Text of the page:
Today the City of Portland’s Auditor released their report on the Portland Development Commission. The folks sitting near me while I read the report will attest to the fact that it made me hopping mad. For the sake of full disclosure I will mention that we (CubeSpace) applied for funding from the PDC and were turned down. However, I am confident that the facts will stand on their own and it will be made clear that my concerns are not the result of sour grapes.
All of the quotes below come from the Auditor’s report which can be found here.
The Auditor found that the developers that received PDC funding complied with the stipulations of their funding. However, this is despite the fact that PDC doesn’t seem to monitor their results.
Here is what the auditor’s report said regarding the PDC’s oversight of the developers they funded:
We found that developers met many of the requirements of the 11 Agreements we reviewed. For example, they renovated three properties and 99 affordable housing units. Developers also constructed three commercial properties, fifteen market value residences, and one affordable home.
However, PDC was unable to consistently confirm that developers met the Agreements’ basic requirements because PDC does not follow its own policy for certifying the completion of every Agreement. In addition, PDC cannot demonstrate that Agreements fully accomplished other goals and purposes, such as finding and retaining commercial tenants.
Further, PDC is not monitoring the Agreements’ goals sufficiently once projects are completed. Therefore, PDC cannot determine if Agreements have accomplished their intended purposes and justified the public investments.
I find this lack of oversight disturbing. Especially since the criteria for many of their loans tie job creation to a dollar value: Enterprise Loan Fund and the Revolving Loan and Real Estate Fund. In fact, we (CubeSpace) had several conversations with them about how we didn’t qualify because we don’t have many employees, even though we exist to support small businesses. But, we couldn’t get credit for the jobs we indirectly create through our existence. Now I learn that we could have just lied since nobody checks anyway.
Job creation numbers are unconfirmed – PDC is also unable to demonstrate whether the Agreements created the number of jobs expected. Under the Agreements, a total of 484 jobs were anticipated based on estimates related to the size of the buildings.
By the end of our audit fieldwork, PDC was unable to provide evidence of job creation. However, when we visited the Agreement sites, we saw people working. Therefore, we attempted to verify the anticipated jobs through sources outside PDC. We were able to confirm the existence of 166 jobs. PDC told us as many as 520 jobs may have been created, but only provided evidence of 212 jobs.
Another finding was that much of the commercial space that was developed using PDC money remains vacant. This is, in part, because the PDC did set realistic expectation for filling the commercial space. This is interesting in light of the fact that the PDC recognizes that it can be difficult to lure businesses to a neighborhood that is perceived negatively.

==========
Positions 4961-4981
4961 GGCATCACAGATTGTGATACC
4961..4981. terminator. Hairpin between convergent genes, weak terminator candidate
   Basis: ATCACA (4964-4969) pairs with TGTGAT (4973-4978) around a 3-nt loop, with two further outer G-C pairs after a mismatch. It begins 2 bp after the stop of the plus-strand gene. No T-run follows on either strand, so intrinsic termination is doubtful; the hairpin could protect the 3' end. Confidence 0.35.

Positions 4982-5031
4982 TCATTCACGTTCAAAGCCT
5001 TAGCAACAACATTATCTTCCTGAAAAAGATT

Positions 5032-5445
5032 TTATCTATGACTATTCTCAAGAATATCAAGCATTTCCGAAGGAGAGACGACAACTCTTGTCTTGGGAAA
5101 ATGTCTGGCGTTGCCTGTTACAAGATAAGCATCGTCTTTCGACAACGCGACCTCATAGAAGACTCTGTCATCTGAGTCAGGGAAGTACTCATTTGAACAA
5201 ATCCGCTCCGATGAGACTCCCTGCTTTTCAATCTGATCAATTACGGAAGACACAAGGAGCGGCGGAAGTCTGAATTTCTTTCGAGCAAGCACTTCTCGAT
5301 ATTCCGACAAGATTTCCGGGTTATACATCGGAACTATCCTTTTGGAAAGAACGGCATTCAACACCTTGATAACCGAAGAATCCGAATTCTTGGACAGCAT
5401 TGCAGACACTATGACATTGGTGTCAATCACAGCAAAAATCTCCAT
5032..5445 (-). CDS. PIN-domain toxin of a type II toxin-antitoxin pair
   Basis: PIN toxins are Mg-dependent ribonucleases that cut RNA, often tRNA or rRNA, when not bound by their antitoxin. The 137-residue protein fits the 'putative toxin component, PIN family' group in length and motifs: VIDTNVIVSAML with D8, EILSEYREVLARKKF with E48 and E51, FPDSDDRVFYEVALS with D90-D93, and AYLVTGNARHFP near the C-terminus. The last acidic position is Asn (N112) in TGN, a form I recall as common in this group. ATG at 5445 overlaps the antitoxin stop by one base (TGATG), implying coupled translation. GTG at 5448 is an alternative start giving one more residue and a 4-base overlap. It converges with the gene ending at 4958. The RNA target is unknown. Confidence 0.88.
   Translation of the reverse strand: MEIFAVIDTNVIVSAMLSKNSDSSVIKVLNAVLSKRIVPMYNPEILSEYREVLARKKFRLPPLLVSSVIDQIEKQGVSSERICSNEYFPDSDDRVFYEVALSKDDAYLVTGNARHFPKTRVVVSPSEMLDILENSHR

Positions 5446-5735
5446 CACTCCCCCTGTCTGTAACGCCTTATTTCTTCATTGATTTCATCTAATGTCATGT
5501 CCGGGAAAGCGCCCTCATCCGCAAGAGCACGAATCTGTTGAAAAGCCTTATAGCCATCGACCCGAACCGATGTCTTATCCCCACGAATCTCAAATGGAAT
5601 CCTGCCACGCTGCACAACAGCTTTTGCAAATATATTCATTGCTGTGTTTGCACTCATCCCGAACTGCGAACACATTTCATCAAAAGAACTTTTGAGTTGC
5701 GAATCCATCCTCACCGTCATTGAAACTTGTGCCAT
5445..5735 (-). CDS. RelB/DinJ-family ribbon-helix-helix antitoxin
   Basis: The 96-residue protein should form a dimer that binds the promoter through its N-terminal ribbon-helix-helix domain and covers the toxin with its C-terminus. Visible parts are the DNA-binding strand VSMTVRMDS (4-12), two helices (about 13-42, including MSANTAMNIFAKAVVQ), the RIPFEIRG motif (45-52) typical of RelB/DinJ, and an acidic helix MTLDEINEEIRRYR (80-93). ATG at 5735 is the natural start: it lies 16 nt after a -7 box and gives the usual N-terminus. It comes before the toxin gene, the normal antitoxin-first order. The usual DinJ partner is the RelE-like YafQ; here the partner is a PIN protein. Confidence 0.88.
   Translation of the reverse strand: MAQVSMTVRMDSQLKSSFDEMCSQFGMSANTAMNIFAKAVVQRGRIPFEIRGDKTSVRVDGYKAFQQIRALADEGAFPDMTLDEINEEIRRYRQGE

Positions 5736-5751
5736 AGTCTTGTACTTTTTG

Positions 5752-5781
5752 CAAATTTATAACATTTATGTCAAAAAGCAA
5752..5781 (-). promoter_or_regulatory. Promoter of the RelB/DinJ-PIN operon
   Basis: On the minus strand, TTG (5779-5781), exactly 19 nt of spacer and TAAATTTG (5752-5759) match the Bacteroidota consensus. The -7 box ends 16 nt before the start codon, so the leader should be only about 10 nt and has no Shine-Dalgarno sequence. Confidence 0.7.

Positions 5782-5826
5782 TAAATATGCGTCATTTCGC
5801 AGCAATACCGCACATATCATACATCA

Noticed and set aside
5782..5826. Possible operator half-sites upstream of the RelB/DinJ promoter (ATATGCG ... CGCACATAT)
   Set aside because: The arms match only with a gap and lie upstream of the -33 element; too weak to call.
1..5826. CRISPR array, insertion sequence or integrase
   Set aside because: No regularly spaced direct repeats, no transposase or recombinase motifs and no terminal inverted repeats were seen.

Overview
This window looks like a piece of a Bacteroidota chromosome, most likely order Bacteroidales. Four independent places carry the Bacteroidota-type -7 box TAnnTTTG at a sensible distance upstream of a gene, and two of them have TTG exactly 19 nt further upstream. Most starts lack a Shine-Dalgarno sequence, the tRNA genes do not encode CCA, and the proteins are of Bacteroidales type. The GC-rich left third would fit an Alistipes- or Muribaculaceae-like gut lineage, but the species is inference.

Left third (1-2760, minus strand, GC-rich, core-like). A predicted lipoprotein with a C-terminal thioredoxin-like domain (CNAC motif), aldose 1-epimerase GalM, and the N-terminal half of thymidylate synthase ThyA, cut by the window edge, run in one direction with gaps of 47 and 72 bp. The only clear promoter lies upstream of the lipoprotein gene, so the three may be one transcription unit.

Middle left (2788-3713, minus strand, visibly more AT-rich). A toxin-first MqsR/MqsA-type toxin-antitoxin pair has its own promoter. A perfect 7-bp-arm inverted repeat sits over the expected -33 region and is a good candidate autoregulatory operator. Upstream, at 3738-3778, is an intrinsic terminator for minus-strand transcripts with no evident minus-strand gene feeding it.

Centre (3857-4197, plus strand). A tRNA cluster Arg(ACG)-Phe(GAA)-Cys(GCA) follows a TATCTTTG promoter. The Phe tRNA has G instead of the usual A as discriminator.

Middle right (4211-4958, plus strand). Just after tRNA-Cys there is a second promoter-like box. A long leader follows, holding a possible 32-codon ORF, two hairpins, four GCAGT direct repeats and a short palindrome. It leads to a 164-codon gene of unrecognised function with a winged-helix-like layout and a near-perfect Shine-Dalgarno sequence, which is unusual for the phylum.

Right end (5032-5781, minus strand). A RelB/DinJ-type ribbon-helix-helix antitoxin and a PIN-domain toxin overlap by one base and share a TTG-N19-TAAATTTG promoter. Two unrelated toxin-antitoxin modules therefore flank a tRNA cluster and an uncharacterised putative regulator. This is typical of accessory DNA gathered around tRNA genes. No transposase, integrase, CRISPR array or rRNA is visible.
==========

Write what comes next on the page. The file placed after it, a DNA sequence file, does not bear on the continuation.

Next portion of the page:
PDC cannot demonstrate whether developers met some Agreement goals for commercial development At the end of our audit fieldwork, we found that some commercial development goals were not fully met.
Commercial space remains unfilled – Of the seven Agreements that include commercial space, we found that four commercial buildings are partially empty and three are full. According to PDC estimates for building size and occupancy, the developments created approximately 304,000 square feet of commercial space, but about 42,000 square feet of commercial space were empty.
One PDC manager told us that it is sometimes difficult to fill commercial space in URAs [Urban Renewal Area] because negative public perception of the neighborhood and lack of other businesses in the area make commercial tenants hesitant to lease the space. We recognize the difficulties that PDC faces in developing URAs and acknowledge that project teams assist developers in their efforts to fill the properties.
Disposition and Development Agreements
However, at the time these Agreements were signed, PDC did not clearly define realistic expectations for the time frame in which commercial space will be filled.
One of the developments featured in the report itself is located just a couple of blocks away from us. We are both located in the the same Urban Renewal Area. They have 15,000 square feet of flexible office space that has been vacant for over a year. In fact, they have contacted us to inquire as to whether we would like to rent their space. We have 13,000 square feet ourselves. While we are not full to capacity by any stretch of the imagination, our space is heavily utilized. We have 30-50 people here on an average day and on a crazy conference weekend, we have had over 300.
When we applied to PDC for funding to help build out our space, we were told that since we were not estmating capacity in the typical way that a landlord measures tenant capacity (because we license, rather than rent our space) they could not make the numbers pencil out. However, our is exactly the type of business that encourages people to work in a URA because they are not required to make a commitment beyond a single hour.
In retrospect, we are just fine not having received money from PDC. It would have left us with more operating capital, but it allowed us to develop our own metrics for success and create our own accountability. But, if Portland is going to continue to be the hub that it has become for creative small business, PDC will need to both re-evaluate its criteria for funding and actually hold themselves accountable for those criteria.